Appeal, No. 155, Jan. T., 1963, from order of Court of Common Pleas of Montgomery County, Sept. T., 1960, No. 23, in equity, in case of Pottstown Daily News Publishing Company v. Pottstown Broadcasting Company. Order affirmed.
Jules Pearlstine, with him Pearlstine, Salkin & Hardiman, for appellant.
William A. O'Donnell, Jr., with him John R. Henry, and O'Donnell, Weiss, Mattei & Suchoza, for appellee.
Before Bell, C.j., Musmanno, Jones, Cohen, Eagen, O'brien and Roberts, JJ.
OPINION BY MR. JUSTICE BENJAMIN R. JONES
Pottstown Daily News Publishing Company (News Company), the publisher of the "Pottstown Mercury", a newspaper, instituted an action in equity in the Court of Common Pleas of Montgomery County against the Pottstown Broadcasting Company (Broadcasting Company), the owner of WPAZ, a radio station, to enjoin the latter "from any further appropriation of [News Company's] local news stories without its permission or authorization."
The gist of the News Company's complaint is that its newspaper and the radio station both "disseminate news to the same general area and sell advertising within the same area"; that the News Company expends
considerable money to operate its newspaper and particularly "to develop its sources of local news, train personnel, and to accurately and concisely compose local news items", such specialized treatment of local news being the principal factor in its circulation and sale of advertising copy; that the News Company "has copyrighted such local news items", notice of such copyright being carried on the masthead of the newspaper; that the Broadcasting Company, "without license, permission, or authority", uses the local news gathered by the personnel of the News Company and published in its newspaper, for its own daily broadcast of news "in violation of the right that the [News Company] has obtained by copyrighting and also violates the property rights of the [News Company] in the aforesaid news items." (Emphasis supplied).
In its answer, containing new matter, the Broadcasting Company, inter alia, avers that the Court of Common Pleas of Montgomery County lacked jurisdiction to entertain this action because the causes of action averred in the complaint are based upon a violation of the copyright laws of the United States and an unfair competition claim joined with a substantial and related claim under the copyright laws over which the federal courts have exclusive jurisdiction and, further, that the News Company has no common law property right in the news upon which a claim of unfair competition can be predicated. The Court of Common Pleas of Montgomery County, being of the opinion that the News Company's complaint did allege "such a property right as is the subject of an action in unfair competition", held that it could "retain jurisdiction for the purpose of determining that cause even though [such cause] is joined with a 'substantial and related claim under the copyright laws'" and the court denied the Broadcasting Company's motion to dismiss for lack of jurisdiction. From that order this appeal was taken.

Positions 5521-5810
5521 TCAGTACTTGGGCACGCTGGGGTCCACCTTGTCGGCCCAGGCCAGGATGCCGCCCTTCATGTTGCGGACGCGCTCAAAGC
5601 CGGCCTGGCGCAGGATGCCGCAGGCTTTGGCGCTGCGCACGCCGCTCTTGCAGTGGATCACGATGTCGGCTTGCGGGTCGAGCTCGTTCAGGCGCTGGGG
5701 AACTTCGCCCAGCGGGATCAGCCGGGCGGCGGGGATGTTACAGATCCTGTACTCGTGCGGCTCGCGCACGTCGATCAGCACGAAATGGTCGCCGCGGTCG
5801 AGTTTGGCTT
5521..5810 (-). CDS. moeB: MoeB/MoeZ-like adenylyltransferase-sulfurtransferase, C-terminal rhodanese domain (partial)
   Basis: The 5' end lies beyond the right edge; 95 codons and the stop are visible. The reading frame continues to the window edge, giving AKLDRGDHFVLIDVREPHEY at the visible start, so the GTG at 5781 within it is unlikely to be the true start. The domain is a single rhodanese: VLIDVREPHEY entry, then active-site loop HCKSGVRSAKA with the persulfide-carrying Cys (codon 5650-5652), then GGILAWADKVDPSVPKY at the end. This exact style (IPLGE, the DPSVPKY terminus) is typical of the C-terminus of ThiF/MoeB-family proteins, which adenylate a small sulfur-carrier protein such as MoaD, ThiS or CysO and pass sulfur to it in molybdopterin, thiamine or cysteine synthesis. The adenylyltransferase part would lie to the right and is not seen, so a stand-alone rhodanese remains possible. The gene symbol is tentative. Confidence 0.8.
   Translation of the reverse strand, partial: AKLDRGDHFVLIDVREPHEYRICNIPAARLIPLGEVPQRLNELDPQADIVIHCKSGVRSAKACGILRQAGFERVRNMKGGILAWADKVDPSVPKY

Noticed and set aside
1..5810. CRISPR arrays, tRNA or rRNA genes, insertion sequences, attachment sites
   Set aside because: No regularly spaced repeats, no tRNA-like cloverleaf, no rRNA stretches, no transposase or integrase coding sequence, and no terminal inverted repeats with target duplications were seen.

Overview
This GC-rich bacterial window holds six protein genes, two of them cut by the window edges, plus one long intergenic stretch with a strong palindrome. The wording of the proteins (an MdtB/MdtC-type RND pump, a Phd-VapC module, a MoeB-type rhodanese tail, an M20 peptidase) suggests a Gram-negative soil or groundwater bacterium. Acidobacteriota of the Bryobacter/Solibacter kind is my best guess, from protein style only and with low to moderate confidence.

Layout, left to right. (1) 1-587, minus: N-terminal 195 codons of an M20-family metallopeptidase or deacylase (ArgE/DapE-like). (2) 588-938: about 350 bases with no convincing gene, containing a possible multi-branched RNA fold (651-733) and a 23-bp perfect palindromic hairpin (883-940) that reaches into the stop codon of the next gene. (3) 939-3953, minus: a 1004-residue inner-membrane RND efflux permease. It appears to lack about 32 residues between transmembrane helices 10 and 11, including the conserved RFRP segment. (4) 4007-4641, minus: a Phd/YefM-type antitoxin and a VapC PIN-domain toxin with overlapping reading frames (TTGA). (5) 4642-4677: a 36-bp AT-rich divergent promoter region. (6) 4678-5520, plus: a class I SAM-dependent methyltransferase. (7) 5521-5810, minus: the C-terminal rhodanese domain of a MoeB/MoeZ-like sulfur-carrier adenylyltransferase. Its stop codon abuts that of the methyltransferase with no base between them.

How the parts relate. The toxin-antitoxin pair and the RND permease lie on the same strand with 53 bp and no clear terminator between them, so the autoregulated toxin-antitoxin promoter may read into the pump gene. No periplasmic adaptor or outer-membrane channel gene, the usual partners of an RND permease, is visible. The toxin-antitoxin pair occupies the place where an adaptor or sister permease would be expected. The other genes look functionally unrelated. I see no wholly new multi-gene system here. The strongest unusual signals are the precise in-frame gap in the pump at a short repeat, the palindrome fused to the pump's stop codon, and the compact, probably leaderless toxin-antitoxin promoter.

The Broadcasting Company's initial contention is that jurisdiction to entertain both causes of action declared upon in this complaint is exclusively in the federal courts by virtue of the provisions of the Act of June 25, 1948, C. 646, 28 U.S.C.A. § 1338(a), (b), which provides: "(a) The district courts shall have original jurisdiction of any civil action arising under any Act of Congress relating to patents, copyrights and trade-marks. Such jurisdiction shall be exclusive of the courts of the states in patent and copyright cases. (b) The district courts shall have original jurisdiction of any civil action asserting a claim of unfair competition when joined with a substantial and related claim under the copyright, patent or trade-mark laws." (Emphasis supplied). In line with this contention, the Broadcasting Company argues that the instant complaint contains two causes of action, i.e., one cause of action which arises under the United States laws relating to copyright and another cause of action which asserts an unfair competition claim joined with a substantial and related claim under the United States copyright laws, and that, as to both causes of action, the 1948 statute, supra, vests exclusive jurisdiction in the federal courts. Since an examination of the complaint clearly indicates that it does state these two causes of action, our initial inquiry is whether the 1948 statute confers exclusive jurisdiction in both causes of action upon the federal courts.
In construing this Act we bear in mind the rule that a state court will not be held divested of jurisdiction by an act of the Congress unless the intent to so divest clearly appears: Guss v. ...